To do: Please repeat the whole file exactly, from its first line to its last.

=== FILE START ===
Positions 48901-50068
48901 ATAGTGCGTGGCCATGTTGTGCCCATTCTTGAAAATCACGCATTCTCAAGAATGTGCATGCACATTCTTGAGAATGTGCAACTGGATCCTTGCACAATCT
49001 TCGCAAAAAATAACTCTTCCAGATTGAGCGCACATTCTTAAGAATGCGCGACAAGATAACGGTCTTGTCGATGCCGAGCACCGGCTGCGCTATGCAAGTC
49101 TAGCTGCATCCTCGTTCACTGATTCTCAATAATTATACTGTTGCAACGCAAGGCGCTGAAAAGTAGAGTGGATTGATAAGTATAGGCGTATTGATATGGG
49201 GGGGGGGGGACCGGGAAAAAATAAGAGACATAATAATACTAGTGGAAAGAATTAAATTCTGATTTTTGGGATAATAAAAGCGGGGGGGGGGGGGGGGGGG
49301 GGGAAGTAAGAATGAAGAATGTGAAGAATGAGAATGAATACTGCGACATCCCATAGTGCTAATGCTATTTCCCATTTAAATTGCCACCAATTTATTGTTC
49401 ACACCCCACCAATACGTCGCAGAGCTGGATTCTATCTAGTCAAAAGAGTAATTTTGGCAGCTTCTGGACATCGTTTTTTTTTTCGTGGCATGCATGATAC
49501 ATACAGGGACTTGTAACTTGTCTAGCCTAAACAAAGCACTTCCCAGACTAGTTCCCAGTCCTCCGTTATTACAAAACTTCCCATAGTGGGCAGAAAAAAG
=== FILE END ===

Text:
Positions 48901-50068
48901 ATAGTGCGTGGCCATGTTGTGCCCATTCTTGAAAATCACGCATTCTCAAGAATGTGCATGCACATTCTTGAGAATGTGCAACTGGATCCTTGCACAATCT
49001 TCGCAAAAAATAACTCTTCCAGATTGAGCGCACATTCTTAAGAATGCGCGACAAGATAACGGTCTTGTCGATGCCGAGCACCGGCTGCGCTATGCAAGTC
49101 TAGCTGCATCCTCGTTCACTGATTCTCAATAATTATACTGTTGCAACGCAAGGCGCTGAAAAGTAGAGTGGATTGATAAGTATAGGCGTATTGATATGGG
49201 GGGGGGGGGACCGGGAAAAAATAAGAGACATAATAATACTAGTGGAAAGAATTAAATTCTGATTTTTGGGATAATAAAAGCGGGGGGGGGGGGGGGGGGG
49301 GGGAAGTAAGAATGAAGAATGTGAAGAATGAGAATGAATACTGCGACATCCCATAGTGCTAATGCTATTTCCCATTTAAATTGCCACCAATTTATTGTTC
49401 ACACCCCACCAATACGTCGCAGAGCTGGATTCTATCTAGTCAAAAGAGTAATTTTGGCAGCTTCTGGACATCGTTTTTTTTTTCGTGGCATGCATGATAC
49501 ATACAGGGACTTGTAACTTGTCTAGCCTAAACAAAGCACTTCCCAGACTAGTTCCCAGTCCTCCGTTATTACAAAACTTCCCATAGTGGGCAGAAAAAAG